Samsung NX1000 Full spectrum UV & IR conversion
I was after a cheap high resolution camera/sensor that could easily be adapted to full spectrum sensitivity (sensitive to infrared and ultraviolet light), would let me get optics close to the sensor (e.g. didn’t have all the mirror & gubbins of an SLR), had a relatively large sensor size, had decent video and manual exposure control, and ideally buttons so that I could interface the system with some custom hardware that mimics button presses if necessary. The Samsung NX1000 seemed to fit the bill; a 20.3 MP APS-C size sensor, cost about £70 second hand. Most CMOS & CCD sensors are a bit sensitive to UV and highly sensitive to IR, but manufacturers place a filter in front of the sensor to block these usually unwanted wavelengths out. This filter can be removed and then UV pass, visible pass and IR pass filters can be placed in front of the lens to photograph in any desired wavelength band.
The result of the NX1000 conversion is great. I’m very impressed by the quality of this camera’s photos, and its sensitivity to UV is pretty good – it seems about half as sensitive as my Canon 7D with the same lens and ISO, and perfectly able to film in UV on a sunny day with minimal noise.
I’ve mostly been testing with a Novoflex Noflexar 35mm lens. A great UV lens with minimal chromatic distortion betwen visible and UV.
- Small cross-head screwdriver
- Hex key
- Something to prize up the casing (e.g. tough fingernails or a screwdriver with a bit of insulation tape over the end)
- Strong plastic tweezers, or metal tweezers with the ends protected with insulation tape
- Digital calipers (optional – useful for aligning sensor)
- Black PVC insulation tape (for extra light blocking)
Taking apart the camera body down to the sensor involves undoing the three screws that control the position of the sensor in the focal plane of the lens. This is set in the factory and if you move these screws you might struggle to get a uniform focus ever again. Even more of a danger is tearing a ribbon or damaging the electronics by accident, so don’t do this unless you’re aware of the risks.
Dismantling the body
Take out the battery & SD card for safety & to avoid short circuits.
Unscrew all the required screws. There are two screws on the right side of the body (one under the USB flap), one on the left, and three on the bottom (you don’t need to undo the screw nearest the front of the camera next to the tripod mount). Very gently prize off the rear casing with the screen. Don’t pull too hard because there’s a ribbon to undo that you might tear (at the top right of this photo). Use the tweezers to very gently pull the ribbon out of its connector. Some (but not all) of the ribbon connectors have a flap you need to pull up to release the ribbon:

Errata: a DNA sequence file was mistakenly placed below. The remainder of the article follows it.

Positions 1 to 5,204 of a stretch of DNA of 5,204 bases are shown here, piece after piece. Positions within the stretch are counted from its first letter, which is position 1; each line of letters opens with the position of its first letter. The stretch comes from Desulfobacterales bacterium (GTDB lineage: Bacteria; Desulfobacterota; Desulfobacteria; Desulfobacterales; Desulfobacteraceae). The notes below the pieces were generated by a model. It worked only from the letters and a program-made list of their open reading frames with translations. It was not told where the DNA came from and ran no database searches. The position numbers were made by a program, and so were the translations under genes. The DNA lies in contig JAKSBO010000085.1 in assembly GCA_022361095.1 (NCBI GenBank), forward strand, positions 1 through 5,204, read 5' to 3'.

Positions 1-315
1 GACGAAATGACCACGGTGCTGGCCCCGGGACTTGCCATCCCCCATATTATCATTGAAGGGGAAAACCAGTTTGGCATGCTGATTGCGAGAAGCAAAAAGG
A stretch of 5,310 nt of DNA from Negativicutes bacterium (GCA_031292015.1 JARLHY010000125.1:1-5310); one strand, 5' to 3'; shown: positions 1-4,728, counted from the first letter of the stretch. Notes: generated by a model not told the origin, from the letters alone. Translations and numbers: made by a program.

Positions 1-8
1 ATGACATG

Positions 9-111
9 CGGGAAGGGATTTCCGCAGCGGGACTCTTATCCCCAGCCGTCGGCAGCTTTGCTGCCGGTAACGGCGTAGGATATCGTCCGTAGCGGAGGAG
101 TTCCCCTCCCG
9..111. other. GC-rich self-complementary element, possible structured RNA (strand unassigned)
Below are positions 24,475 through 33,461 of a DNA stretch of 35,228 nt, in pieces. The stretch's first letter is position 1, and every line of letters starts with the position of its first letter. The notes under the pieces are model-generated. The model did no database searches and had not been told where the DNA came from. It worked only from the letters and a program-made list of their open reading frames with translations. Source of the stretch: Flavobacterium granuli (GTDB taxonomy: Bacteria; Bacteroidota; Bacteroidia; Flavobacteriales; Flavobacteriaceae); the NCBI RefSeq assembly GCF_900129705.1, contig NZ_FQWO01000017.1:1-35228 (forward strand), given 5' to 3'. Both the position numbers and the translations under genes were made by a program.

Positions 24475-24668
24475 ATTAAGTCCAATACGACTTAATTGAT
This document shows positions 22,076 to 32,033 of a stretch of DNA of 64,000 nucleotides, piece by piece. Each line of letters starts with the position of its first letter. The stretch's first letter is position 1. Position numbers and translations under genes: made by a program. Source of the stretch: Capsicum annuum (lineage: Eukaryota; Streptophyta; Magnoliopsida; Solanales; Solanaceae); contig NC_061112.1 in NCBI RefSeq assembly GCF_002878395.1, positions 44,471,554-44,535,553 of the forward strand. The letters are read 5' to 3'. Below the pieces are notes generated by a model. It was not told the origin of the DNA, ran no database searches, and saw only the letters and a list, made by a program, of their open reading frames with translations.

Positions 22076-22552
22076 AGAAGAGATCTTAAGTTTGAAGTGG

Keep undoing more ribbons:
Next, prize off the little metal cover on the flash shoe to reveal the two screws underneath and undo these screws:
Now you can take the top casing off:
Once you’ve disconnected all the ribbons in the way (and one power connector) you’ll have access to the three hex screws securing the sensor housing. These tighten into springs to set the precise position of the sensor.
I used digital callipers to measure the distance between the sensor housing and the camera chassis (the length of the springs in the above photo). I made a note of these distances so I could re-set them later. Removal of the filter causes a change of focus, you can restore normal focussing by moving the sensor 0.6mm closer to the lens than these values you just measured. The distances for the screw at the bottom of the camera can be measured with the other end of the callipers (because there’s not space to get the normal end of the callipers in), measuring against the plastic casing.
Finally you can undo these three screws and take off the sensor housing. Remove the two little screws securing the sonic dust cleaner and IR/UV blocking filter.
I removed both the IR/UV blocking filter and the sonic dust cleaner for maximal spectral sensitivity. Camera conversions would now often replace the filters with a clear (e.g. quartz) filter for protection and to restore (roughly) the same refractive index in front of the sensor. But I’m using manual lenses with plenty of freedom to move the lenses back and forth, so didn’t bother sourcing the clear filter and it focuses perfectly.
This conversion revealed a fair amount of light leaking onto the sensor from the camera itself. This only occurred on long exposure shots, and resulted in a bright haze on the image. This was presumably due to light from the camera’s circuitry and screen. To remove the effect I used some black PVC insulation tape to make a light-blocking skirt around the sensor.
Make four flaps, folding the tape back on itself.
Finally, make cuts in each corner of the skirt so that the skirt can fold away from the camera body. About 5mm from the plastic should do.
This modification completely stopped light bleeding onto the sensor from elsewhere and takes long exposures perfectly.